Martin Pring defined technical analysis as the reflection of the notion that prices move in trends, which are influenced by evolving investor sentiments towards a broader range of economic, monetary, political and psychological factors. Pring emphasized the use of various indicators such as moving averages, oscillators and trendlines to identify trends, reversals and potential entry and exit points.
Introduction to technical analysis tools
The main tools used in technical analysis are charts and indicators. Charts are visual representations of the price movements, whereas indicators are different approaches to read the information provided by the charts.
The charts can be presented as lines, bars or candlesticks and they can be constructed for any chosen time period. The bar and candlestick charts show the open and closing prices for each trading day but also the highest and lowest points of the price during the day. The line chart only shows the closing prices. Information about trading volumes can be included in a chart. This is usually done as bars at the bottom of the chart. On an online trading platform, you can easily adjust the charts and choose the style and data included.
In technical analysis, support and resistance are two crucial concepts that hold significant importance in interpreting price charts. These concepts are based on the principle that market prices are affected by the interplay of supply and demand. When demand surpasses supply, prices tend to rise, while when supply exceeds demand, prices fall. In certain situations, prices may remain stagnant when supply and demand are balanced.
Technical analysts use patterns and indicators with the charts to identify trends and generate trading signals.
Patterns can be divided into two categories: reversal and continuation patterns. Reversal patterns usually indicate that there is a trend reversal in progress, whereas continuation patterns suggest that sideways price action is just a pause in an existing trend. Head and shoulders and inverse head and shoulders are examples of reversal patterns, while triangles belong to the category of continuation patterns.
Moving averages are one of the most used indicators in technical analysis. Simple moving average is an average of prices over a specified time period and can be calculated based on closing, opening, minimum or maximum prices. However, it’s common to use the closing price for the calculation.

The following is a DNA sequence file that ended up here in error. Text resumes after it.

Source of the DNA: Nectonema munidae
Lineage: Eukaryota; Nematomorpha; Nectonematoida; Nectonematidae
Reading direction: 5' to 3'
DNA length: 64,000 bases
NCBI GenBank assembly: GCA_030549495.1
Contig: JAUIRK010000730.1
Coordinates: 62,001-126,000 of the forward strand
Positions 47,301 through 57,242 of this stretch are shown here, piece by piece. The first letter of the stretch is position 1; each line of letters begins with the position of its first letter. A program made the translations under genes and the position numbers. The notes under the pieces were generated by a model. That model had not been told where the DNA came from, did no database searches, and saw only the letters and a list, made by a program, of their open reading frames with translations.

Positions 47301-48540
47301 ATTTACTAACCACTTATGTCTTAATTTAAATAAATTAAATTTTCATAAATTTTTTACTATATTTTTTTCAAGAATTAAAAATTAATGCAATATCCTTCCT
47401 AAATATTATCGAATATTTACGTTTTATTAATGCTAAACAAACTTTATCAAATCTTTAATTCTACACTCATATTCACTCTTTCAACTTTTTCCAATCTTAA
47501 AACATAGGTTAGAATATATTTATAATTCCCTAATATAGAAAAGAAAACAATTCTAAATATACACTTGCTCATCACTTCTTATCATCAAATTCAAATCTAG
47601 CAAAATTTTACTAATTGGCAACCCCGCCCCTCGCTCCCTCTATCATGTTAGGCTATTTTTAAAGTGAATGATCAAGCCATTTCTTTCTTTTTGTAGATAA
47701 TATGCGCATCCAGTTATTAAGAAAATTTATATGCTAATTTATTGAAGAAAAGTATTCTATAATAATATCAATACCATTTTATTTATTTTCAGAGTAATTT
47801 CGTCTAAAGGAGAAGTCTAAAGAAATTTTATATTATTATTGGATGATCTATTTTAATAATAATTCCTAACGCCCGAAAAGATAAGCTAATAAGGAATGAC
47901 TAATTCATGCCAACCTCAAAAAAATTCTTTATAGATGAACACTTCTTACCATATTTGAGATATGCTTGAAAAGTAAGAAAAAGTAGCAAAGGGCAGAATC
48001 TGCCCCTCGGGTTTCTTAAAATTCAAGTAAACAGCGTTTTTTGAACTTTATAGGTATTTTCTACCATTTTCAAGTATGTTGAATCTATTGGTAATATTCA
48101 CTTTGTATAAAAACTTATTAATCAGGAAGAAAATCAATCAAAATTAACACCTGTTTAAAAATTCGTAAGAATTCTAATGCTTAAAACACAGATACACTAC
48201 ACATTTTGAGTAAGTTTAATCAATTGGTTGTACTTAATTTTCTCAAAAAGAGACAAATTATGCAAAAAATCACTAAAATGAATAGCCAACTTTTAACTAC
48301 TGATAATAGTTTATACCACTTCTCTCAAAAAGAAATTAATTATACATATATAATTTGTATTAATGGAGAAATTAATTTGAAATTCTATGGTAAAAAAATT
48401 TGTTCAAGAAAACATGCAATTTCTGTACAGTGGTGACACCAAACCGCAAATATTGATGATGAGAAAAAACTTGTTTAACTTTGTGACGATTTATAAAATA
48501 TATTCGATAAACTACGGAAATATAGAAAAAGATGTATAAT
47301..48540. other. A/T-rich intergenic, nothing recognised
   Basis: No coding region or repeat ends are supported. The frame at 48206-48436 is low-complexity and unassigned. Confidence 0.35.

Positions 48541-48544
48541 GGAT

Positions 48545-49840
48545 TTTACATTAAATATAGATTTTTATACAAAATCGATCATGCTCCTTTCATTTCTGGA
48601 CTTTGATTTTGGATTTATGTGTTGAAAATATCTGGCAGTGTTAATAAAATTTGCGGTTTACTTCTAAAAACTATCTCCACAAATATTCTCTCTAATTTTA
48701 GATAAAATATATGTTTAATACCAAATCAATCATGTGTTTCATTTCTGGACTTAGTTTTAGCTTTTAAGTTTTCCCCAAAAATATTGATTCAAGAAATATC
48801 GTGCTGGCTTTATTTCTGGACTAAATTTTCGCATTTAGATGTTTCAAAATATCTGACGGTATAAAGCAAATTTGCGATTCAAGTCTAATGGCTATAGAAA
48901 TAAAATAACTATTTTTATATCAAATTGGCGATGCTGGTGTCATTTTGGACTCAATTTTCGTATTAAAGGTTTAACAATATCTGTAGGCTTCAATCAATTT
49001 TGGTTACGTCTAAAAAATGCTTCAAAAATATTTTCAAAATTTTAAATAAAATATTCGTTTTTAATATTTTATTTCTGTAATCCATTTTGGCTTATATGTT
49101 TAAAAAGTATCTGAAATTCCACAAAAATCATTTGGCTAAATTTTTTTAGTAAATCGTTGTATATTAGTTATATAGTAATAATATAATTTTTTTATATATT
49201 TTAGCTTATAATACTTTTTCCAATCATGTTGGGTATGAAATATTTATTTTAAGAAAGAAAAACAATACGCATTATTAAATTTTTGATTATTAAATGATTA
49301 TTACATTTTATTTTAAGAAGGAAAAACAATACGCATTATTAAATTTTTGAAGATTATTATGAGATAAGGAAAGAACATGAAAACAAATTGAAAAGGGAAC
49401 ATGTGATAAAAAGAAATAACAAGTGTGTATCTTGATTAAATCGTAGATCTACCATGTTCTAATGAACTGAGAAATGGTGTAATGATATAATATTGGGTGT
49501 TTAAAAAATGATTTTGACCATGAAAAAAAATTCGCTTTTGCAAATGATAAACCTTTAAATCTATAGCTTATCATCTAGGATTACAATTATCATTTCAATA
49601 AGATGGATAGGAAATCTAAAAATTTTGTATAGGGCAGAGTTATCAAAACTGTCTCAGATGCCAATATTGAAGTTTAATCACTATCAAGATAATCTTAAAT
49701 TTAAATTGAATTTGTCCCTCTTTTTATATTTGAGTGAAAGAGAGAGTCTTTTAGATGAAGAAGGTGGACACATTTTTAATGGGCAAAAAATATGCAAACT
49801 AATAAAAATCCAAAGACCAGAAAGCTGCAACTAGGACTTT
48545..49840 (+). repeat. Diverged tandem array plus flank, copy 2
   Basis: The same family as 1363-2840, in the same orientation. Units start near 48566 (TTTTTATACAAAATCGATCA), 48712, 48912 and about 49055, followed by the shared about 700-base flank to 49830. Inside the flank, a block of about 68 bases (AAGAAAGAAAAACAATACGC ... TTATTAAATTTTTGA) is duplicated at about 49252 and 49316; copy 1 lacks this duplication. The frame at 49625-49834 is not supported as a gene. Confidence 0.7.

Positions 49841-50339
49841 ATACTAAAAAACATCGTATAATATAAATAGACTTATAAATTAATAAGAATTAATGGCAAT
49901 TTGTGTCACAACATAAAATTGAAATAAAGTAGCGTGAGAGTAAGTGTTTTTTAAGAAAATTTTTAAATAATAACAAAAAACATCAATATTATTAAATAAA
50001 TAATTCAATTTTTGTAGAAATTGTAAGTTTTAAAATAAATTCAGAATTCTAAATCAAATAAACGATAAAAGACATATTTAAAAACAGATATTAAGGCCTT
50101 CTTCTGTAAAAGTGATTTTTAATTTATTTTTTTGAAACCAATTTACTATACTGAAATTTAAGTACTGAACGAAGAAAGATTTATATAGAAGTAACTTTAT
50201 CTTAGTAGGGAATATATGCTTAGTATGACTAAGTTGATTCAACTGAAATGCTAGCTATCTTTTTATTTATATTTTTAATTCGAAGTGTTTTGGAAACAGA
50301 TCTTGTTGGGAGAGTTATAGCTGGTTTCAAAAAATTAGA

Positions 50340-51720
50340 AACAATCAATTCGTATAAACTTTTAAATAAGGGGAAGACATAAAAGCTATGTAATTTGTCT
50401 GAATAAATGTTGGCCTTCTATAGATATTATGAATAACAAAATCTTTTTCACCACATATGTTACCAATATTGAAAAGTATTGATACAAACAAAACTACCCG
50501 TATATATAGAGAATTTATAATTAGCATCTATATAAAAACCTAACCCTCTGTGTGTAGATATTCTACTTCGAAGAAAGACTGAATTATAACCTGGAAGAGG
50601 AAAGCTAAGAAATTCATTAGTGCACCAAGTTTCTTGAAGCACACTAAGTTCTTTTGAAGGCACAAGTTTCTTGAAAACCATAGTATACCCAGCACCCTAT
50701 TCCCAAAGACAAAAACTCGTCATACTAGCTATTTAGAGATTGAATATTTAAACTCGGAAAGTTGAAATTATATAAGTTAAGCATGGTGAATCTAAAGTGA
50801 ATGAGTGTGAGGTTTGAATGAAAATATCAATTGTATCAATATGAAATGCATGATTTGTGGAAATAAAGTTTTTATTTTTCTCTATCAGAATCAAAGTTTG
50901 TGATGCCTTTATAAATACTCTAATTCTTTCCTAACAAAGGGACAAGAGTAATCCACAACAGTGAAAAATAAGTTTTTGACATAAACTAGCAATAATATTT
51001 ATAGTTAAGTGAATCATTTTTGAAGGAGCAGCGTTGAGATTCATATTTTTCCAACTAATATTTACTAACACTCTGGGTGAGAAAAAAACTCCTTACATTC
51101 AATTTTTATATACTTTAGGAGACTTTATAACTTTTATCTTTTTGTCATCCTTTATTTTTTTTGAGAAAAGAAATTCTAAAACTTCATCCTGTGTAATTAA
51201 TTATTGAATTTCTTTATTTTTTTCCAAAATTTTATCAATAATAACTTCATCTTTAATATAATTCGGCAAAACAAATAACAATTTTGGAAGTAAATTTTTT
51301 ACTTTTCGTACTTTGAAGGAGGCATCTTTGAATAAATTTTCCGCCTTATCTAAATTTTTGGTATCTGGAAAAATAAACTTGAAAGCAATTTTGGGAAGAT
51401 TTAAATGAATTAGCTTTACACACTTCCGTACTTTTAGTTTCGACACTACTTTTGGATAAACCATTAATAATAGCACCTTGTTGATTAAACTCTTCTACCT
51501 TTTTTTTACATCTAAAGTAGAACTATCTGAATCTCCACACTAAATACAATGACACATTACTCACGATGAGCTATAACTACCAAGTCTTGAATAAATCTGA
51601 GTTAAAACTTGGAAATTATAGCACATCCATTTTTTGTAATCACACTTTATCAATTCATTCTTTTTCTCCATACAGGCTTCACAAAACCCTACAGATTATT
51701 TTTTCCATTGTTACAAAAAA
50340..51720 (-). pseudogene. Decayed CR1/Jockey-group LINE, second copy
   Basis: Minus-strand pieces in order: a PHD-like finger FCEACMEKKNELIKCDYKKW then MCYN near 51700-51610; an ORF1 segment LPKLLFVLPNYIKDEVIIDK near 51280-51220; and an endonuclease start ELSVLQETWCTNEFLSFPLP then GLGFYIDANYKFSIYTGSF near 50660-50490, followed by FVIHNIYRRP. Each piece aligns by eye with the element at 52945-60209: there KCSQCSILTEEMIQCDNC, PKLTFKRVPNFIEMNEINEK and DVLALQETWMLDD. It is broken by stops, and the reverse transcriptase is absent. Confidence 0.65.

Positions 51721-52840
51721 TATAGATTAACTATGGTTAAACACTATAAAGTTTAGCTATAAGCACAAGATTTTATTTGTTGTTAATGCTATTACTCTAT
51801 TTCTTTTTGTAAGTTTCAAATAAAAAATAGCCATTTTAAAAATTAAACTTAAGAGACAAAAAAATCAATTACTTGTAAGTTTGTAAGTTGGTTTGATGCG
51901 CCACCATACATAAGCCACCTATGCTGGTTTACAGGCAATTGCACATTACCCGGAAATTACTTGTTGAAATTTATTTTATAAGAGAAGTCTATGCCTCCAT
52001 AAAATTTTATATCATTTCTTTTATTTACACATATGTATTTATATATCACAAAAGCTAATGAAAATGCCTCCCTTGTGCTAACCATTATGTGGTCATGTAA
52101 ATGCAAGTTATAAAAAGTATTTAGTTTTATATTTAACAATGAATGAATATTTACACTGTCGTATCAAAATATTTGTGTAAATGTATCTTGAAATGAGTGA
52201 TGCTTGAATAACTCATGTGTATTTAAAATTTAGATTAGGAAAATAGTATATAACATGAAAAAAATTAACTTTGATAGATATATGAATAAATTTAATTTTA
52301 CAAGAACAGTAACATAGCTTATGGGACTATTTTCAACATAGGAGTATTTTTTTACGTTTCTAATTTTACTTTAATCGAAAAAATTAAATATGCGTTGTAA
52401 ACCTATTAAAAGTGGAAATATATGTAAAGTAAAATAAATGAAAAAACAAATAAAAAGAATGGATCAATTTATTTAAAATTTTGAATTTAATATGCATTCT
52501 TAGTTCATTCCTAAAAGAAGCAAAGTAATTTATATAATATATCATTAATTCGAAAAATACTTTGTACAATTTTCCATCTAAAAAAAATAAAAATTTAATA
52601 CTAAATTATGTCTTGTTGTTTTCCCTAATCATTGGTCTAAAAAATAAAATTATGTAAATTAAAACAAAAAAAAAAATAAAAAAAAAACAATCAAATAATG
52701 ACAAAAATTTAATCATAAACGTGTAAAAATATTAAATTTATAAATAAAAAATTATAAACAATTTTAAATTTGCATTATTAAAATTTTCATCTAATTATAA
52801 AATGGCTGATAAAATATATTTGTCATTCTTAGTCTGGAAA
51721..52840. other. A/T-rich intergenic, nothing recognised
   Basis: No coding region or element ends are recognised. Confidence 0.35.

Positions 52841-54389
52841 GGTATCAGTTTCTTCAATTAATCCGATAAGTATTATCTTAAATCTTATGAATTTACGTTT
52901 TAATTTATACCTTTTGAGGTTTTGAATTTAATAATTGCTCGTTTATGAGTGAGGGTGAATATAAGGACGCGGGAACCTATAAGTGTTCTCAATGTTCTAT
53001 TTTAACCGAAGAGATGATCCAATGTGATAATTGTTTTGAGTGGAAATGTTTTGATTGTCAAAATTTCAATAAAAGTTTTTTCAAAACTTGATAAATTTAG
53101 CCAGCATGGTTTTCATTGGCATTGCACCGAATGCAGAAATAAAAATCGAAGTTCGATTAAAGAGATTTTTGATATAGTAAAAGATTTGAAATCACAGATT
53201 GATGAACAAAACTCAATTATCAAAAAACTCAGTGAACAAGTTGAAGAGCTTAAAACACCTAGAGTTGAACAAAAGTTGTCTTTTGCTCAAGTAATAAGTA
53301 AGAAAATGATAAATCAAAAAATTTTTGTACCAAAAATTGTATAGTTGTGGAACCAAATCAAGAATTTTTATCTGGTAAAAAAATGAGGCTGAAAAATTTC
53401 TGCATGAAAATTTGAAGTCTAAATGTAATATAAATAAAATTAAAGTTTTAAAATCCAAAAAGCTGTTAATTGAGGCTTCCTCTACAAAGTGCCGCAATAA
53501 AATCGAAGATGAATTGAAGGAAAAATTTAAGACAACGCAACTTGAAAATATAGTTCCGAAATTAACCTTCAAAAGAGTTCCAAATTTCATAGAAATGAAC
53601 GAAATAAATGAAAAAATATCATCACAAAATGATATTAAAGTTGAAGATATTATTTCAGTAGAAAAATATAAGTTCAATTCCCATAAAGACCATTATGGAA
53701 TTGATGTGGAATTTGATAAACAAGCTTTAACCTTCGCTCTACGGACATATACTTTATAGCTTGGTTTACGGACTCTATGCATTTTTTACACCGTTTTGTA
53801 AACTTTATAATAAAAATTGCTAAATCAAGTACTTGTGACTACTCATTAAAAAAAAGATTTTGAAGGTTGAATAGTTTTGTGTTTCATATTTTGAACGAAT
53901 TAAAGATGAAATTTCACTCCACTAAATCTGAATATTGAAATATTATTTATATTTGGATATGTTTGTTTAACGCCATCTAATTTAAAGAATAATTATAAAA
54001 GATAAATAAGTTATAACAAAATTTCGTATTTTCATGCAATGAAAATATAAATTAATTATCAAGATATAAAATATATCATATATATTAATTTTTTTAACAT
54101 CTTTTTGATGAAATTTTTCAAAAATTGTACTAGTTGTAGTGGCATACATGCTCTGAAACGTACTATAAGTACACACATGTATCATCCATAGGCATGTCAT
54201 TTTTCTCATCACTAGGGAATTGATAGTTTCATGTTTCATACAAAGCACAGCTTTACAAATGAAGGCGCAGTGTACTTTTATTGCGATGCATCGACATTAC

Other widely used indicators include Moving average convergence divergence (MACD), Relative strength index (RSI), Stochastic oscillator, Bollinger bands, Fibonacci retracement and Average directional index (ADX).
Depending on your trading strategy, some tools might be more useful for you than others and testing is usually required to find out the tools that work best for your trades.
Why should you use technical analysis
Trading is all about predicting the price movements of an asset correctly and conducting market analysis is crucial for making informed decisions about your trades.
Technical analysis is adaptable to different trading strategies and styles. It’s often used for short-term trading strategies, but it can be equally useful for traders holding longer-term positions.
If you are trading several products, it’s easy to follow multiple markets and products at the same time with technical analysis tools. With fundamental analysis, traders often focus on a limited number of markets or products as an in-depth analysis can be more time-consuming.
Technical analysis is an easy way for beginners to get into market analysis as the online trading platforms often have a variety of technical analysis tools available for free. Opening a risk-free demo account allows you to explore the tools and test different chart types and indicators before investing any capital.
Although technical analysis is a popular method for traders to select when to open or close a position, it's important to remember that there are no guarantees of success. Traders should use technical, fundamental and other forms of analysis for managing risk and forming a fuller understanding of underlying market conditions.